Science Festivals: how can we challenge the power of big business?

ResponsibleSci blog entry by Dr Stuart Parkinson, SGR, 28 March 2014

The rationale behind science festivals and other similar science communications events is to try to enthuse people (especially young people) about science and point out how important it is in our lives. At their best, they can be educational, fun and thought-provoking. At their worst, they can be little more than glossy public relations efforts bordering on propaganda. The latter has become a particular problem in recent years with the considerable growth in corporate sponsorship, especially that from arms companies and the fossil fuel industry.

SGR’s activities in this area have also grown in response to this problem. We first highlighted the ethical issues with BAE Systems being a lead sponsor of the national ‘Big Bang fair’ back in 2009, in a joint press release with Campaign Against Arms Trade. We’ve published various critical articles in the media since – for example, this one on the New Left Project website last year. In the last few months, we have complained to the organisers of the Edinburgh Science Festival about sponsorship from arms company Selex ES, while numerous SGR members were among the over 100 signatories of a letter co-ordinated by Science Unstained complaining about arms industry sponsorship of the Big Bang fair. We have also been publicising an online petition on this issue started by Algerian scientist and human rights campaigner, Hamza Hamouchene.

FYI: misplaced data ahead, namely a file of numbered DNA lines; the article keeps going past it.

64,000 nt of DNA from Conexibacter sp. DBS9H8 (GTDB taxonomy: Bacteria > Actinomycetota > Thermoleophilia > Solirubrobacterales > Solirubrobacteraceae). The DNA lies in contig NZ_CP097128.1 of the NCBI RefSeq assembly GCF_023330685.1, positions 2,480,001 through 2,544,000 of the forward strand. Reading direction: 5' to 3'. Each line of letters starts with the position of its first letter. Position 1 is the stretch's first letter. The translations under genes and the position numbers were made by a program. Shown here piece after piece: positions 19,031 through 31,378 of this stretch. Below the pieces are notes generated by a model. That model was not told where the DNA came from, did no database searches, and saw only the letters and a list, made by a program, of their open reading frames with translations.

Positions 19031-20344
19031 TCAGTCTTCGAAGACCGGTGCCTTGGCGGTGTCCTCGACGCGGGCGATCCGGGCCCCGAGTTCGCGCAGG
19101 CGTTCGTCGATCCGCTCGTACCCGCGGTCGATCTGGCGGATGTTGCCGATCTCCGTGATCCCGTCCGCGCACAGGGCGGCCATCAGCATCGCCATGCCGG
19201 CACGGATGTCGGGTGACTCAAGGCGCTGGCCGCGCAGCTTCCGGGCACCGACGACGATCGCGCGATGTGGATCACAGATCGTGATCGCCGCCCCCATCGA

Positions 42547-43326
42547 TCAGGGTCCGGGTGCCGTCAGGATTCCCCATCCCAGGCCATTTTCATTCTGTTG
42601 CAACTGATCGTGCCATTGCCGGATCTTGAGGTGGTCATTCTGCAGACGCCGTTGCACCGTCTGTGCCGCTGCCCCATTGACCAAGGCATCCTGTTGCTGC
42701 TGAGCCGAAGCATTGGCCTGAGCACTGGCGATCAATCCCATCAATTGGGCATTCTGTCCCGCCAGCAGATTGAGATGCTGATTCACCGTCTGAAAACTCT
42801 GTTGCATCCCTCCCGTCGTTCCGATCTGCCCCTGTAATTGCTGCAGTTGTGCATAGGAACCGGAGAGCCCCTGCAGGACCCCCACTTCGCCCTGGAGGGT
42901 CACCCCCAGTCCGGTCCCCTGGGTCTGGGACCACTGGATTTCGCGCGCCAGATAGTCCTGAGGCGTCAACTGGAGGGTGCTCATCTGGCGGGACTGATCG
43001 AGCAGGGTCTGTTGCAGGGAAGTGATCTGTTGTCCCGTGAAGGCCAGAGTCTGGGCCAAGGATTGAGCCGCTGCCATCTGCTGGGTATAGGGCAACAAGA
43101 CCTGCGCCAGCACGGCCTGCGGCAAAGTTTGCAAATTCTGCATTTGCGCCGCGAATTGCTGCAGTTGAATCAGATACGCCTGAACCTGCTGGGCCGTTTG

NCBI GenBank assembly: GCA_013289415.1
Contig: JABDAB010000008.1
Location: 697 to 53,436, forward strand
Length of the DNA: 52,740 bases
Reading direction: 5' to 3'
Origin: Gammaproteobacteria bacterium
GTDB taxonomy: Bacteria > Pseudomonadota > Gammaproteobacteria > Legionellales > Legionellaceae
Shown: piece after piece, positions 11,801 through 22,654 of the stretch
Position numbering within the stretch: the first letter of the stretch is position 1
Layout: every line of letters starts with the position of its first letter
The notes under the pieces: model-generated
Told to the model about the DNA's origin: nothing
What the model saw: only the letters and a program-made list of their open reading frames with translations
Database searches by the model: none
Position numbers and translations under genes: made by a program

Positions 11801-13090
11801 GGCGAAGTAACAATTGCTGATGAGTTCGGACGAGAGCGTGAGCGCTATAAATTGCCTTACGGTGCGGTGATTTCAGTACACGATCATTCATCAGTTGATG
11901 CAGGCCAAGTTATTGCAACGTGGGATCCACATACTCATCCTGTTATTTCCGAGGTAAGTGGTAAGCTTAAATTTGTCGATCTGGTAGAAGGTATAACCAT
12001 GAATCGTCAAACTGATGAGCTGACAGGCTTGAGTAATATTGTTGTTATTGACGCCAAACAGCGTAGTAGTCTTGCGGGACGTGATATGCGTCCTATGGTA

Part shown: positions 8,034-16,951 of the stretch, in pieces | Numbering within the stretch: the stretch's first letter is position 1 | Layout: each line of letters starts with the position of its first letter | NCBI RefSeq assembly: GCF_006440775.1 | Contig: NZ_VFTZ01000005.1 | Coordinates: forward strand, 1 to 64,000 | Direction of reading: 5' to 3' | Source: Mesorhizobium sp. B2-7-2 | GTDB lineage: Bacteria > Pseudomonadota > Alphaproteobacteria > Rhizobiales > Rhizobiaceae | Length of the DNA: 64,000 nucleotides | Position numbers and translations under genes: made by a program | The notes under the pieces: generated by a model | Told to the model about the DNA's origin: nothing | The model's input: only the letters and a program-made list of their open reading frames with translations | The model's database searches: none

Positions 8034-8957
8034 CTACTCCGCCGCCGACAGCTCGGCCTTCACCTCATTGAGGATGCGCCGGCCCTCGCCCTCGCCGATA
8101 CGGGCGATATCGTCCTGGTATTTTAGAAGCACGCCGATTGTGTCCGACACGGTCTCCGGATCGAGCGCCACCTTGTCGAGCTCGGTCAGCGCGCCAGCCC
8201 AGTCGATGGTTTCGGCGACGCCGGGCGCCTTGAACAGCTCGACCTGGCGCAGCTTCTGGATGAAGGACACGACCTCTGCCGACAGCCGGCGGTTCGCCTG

To complement the campaigning activity, we have just hosted a small event of our own to demonstrate an alternative for science education for primary school children. SGR’s office is located in a cutting-edge eco-development, incorporating highly energy efficient homes, small-scale renewable energy technologies, and co-operative living and working practices. So, with the help of local university students, we hosted tours around the site, and ran workshops on making ‘insect hotels’ and model water turbines. There was even a talk by a local farmer on sustainable farming. The activities were specifically arranged to meet elements of the national curriculum on science, geography and citizenship.

We intend to organise more of these events in the future.

And there are other small, but hopeful, signs of change. The Edinburgh Science Festival is this year hosting a debate, involving SGR, on the ethics of military involvement in science. Some of the controversial sponsors of the Big Bang fair in previous years – such as Shell and Saudi Aramco – dropped out in 2014, while there were more workshops this year on more positive areas like renewable energy, run by organisations such as the Centre for Alternative Technology.

There is a long way to go, but positive change is starting to happen.